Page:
History

For poor kids in American cities, life can be hard.  Gangs, guns and drugs are part of the landscape, but one historian says things were even worse in Richmond after the Civil War. More than a thousand lived on the streets including at least 100 kids - selling newspapers for a penny apiece and doing battle with rocks.

Uprooting Appalachia

Sep 8, 2015

The image of “Appalachia” many people have today came from a 1964 Life Magazine story that featured the town.  Now researchers are looking to add another chapter to the story of the small southwestern Virginia town, written in the voices of people who live there today. 

“You know how it got its name, don’t you? This guy had a big old bucket. And he had a whole lot of apples in it and these kids kept messing with it and he said, if y’ all don’t stop that I’m going to throw an Apple a’cha.”

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A two-day teacher institute at the Library of Virginia has provided educators with the opportunity to advance their knowledge about the post-Civil War era-especially how the Commonwealth was transformed by the emancipation of slaves and Reconstruction. One major focus was on the 13th, 14th, and 15th Amendments to the U.S. Constitution-and their significant legacy. 

The “Reconstruction Amendments” sought to eliminate vestiges of the defeated system. The Library’s Public Services and Outreach Director, Greg Kimball, says that began with the 13th Amendment to outlaw slavery.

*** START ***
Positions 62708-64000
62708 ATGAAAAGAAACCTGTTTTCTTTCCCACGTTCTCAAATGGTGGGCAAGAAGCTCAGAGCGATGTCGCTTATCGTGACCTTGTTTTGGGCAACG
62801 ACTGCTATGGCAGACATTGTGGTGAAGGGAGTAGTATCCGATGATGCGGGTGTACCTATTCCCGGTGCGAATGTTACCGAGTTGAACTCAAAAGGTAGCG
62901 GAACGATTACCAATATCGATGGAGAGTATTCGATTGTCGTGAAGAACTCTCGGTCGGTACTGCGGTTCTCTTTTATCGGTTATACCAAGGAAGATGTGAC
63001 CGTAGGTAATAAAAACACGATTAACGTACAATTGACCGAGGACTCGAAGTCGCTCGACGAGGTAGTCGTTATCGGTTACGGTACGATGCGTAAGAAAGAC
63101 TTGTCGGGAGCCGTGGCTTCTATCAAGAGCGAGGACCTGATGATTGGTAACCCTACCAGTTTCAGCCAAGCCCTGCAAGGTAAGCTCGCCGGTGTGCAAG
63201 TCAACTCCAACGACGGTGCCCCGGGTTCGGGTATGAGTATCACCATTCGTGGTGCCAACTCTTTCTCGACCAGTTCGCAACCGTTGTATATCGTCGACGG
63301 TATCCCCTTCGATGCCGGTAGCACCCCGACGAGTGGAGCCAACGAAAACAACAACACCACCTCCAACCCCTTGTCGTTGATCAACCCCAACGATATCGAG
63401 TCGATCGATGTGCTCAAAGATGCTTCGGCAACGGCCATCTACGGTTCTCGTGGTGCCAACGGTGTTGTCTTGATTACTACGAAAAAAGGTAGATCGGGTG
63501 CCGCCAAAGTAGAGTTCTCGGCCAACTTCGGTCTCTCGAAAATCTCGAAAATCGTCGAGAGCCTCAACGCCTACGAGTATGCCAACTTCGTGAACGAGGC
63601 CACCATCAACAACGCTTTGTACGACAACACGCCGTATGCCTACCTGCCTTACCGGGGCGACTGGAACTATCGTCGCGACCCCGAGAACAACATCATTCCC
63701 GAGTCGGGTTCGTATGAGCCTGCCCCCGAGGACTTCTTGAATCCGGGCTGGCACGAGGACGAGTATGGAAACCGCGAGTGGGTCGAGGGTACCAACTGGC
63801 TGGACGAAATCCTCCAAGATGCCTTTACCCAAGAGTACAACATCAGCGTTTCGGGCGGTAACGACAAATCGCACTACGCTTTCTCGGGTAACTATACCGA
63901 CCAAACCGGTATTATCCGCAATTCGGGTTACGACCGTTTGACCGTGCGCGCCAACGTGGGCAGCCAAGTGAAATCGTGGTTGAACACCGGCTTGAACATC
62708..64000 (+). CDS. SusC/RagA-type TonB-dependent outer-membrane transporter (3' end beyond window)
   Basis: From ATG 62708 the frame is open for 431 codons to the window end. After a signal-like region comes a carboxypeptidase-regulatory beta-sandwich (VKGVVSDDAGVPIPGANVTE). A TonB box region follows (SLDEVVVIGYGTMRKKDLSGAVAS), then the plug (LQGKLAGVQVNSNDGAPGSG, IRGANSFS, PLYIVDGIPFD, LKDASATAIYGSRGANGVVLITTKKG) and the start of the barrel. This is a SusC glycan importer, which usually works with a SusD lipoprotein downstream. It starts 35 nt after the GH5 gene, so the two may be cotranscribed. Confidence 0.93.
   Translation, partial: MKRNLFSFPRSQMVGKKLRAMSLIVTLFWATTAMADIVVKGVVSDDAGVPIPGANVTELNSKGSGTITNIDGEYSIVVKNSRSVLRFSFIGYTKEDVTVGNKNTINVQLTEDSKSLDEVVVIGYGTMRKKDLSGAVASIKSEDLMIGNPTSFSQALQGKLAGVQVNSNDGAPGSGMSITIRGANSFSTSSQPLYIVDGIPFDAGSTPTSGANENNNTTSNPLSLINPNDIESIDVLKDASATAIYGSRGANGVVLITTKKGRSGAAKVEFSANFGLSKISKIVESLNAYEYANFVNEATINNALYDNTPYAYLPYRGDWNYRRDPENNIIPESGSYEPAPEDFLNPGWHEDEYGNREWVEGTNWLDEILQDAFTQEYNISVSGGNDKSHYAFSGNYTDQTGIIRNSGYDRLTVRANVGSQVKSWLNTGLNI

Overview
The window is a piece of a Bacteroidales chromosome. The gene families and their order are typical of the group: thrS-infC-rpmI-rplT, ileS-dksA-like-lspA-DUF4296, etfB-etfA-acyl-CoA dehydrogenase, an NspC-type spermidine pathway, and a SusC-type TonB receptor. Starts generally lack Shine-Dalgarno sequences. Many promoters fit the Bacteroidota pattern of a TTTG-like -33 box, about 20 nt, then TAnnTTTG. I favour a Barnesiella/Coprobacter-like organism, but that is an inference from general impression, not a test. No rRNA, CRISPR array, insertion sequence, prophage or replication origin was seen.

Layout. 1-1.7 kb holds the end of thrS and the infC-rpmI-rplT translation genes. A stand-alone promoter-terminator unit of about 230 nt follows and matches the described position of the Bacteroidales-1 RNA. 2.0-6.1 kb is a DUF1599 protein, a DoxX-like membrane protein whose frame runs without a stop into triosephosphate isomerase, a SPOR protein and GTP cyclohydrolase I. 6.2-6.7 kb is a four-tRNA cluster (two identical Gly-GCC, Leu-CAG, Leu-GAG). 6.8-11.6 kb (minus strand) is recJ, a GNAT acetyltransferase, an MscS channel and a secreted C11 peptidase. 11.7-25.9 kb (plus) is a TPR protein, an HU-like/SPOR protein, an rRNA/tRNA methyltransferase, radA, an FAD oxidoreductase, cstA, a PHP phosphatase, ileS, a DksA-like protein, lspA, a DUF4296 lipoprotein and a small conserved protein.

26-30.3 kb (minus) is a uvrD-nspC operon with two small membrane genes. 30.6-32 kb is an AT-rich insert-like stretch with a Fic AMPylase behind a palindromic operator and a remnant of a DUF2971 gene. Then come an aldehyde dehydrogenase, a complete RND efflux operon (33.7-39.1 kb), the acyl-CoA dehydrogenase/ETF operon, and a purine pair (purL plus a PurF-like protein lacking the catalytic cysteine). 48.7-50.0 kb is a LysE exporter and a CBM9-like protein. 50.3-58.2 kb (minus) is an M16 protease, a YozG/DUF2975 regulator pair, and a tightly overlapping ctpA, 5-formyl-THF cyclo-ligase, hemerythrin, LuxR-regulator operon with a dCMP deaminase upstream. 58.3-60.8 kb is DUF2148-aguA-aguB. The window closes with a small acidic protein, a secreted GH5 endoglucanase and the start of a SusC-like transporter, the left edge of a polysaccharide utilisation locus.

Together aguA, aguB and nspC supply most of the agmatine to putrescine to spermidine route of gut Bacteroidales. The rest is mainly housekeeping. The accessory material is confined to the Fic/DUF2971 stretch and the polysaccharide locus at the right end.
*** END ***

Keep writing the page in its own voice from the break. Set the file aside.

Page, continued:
It’s been more than 20 years since construction workers at Virginia Commonwealth University unearthed the remains of about fifty people in an old well near the Medical College of Virginia.  Historians believe they were the bones of former slaves, whose bodies were stolen from local cemeteries for dissection by medical students. 

Steve Helber/AP via NPR

On a warm spring night, more than 150 people gathered in Shockoe Bottom, a name taken from the Native American word for a site in Richmond.

This part of town, bounded by I-95 and bisected by railroad lines, was central to a city that prospered from the slave trade.

"The best guesstimate is several hundred thousand people were sold out of Shockoe Bottom," says Phil Wilayto, a leader of the grassroots movement to establish a memorial park here. "Probably the majority of African-Americans today could trace some ancestry to this small piece of land."

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